ACcriterion clearly outperforms theDTcriterion on the image database in this case of multiple matches.

E. Is the nearest neighbor restriction necessary ?

Following the previous section, it is quite natural to wonder whether not reducing the matches to the nearest neighbor yields a loss of performance in the case where the target is present at most once.

On Figure 9 we show, in continuous lines, global ROC
curves for the two matching criteria AC and DT using the
A → {A_{B}0 protocol. Results for the matching criteria NN

0 1 2 3 4 5 6 7 x 106 0 2 4 6 8 10 12 14 16 18 x 105 #false matches #correct matches DT AC

Fig. 8. Global ROC curves (on the whole database) for the A → {A_{B}0+A00
protocol (the target is present twice, see Section (IV-D)). Criterion AC is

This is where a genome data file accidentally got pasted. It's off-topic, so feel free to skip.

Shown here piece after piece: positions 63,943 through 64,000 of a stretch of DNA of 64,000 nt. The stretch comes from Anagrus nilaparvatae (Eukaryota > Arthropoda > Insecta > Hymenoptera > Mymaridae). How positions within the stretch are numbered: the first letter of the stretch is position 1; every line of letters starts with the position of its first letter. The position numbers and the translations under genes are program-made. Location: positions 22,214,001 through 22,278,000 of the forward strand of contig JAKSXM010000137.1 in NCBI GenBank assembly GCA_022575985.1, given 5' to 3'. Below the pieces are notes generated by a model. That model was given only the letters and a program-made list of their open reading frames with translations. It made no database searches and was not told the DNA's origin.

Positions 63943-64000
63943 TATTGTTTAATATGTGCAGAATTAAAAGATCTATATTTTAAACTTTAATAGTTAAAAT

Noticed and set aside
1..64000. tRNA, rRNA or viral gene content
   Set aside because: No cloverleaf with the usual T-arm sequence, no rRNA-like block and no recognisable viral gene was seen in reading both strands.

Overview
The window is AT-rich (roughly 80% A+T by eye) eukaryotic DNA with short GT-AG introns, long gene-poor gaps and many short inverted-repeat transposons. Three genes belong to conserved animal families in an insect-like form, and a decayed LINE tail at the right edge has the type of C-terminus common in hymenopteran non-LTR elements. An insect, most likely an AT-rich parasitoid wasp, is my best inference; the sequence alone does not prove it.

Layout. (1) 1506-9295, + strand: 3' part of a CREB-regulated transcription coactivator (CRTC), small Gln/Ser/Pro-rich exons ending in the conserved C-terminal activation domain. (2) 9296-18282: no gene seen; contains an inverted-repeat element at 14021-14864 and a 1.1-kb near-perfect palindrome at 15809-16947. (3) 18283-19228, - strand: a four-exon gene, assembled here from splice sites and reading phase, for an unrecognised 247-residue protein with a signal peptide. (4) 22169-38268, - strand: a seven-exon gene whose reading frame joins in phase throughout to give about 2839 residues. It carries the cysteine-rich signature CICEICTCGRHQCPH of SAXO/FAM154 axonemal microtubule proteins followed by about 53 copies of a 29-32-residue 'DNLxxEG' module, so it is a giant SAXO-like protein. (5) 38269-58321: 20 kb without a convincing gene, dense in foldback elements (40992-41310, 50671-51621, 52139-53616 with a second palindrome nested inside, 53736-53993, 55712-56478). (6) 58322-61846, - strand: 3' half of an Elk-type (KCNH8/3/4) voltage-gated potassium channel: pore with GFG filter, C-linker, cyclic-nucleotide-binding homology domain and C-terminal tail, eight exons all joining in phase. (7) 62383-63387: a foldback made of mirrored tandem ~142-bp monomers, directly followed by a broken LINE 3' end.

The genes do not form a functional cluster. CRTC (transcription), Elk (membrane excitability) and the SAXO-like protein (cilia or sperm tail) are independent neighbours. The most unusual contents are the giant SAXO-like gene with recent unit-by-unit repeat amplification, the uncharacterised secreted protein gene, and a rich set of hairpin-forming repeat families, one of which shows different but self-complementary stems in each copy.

shown in red and criterionDTis shown in blue.

in dashed lines. As could be expected, the performance of

DT decreases significantly in comparison to NN-DT. Yet, we observe thatAC andNN-ACcriteria have similar results, even though AC does not have any restriction on the number of matches per query descriptor. This quite remarkable result indicates that the adaptive matching criterion introduced in this paper permits the rejection of false matches without any restriction on the number of possible matches.

0 1 2 3 4 5 6 7 x 106 0 0.5 1 1.5 2 2.5 3 3.5 4 4.5 x 105 #false matches #correct matches DT AC NN−DT NN−AC

Fig. 9. Global ROC curves (on the whole database) for different matching criteria and for the A → {A0

B protocol. Dashed lines: matches are restricted to the nearest neighbor (NN-ACin red andNN-DTin blue). Continuous lines: the number of matches per query is not restricted (ACin red andDTin blue).

F. Some more experiments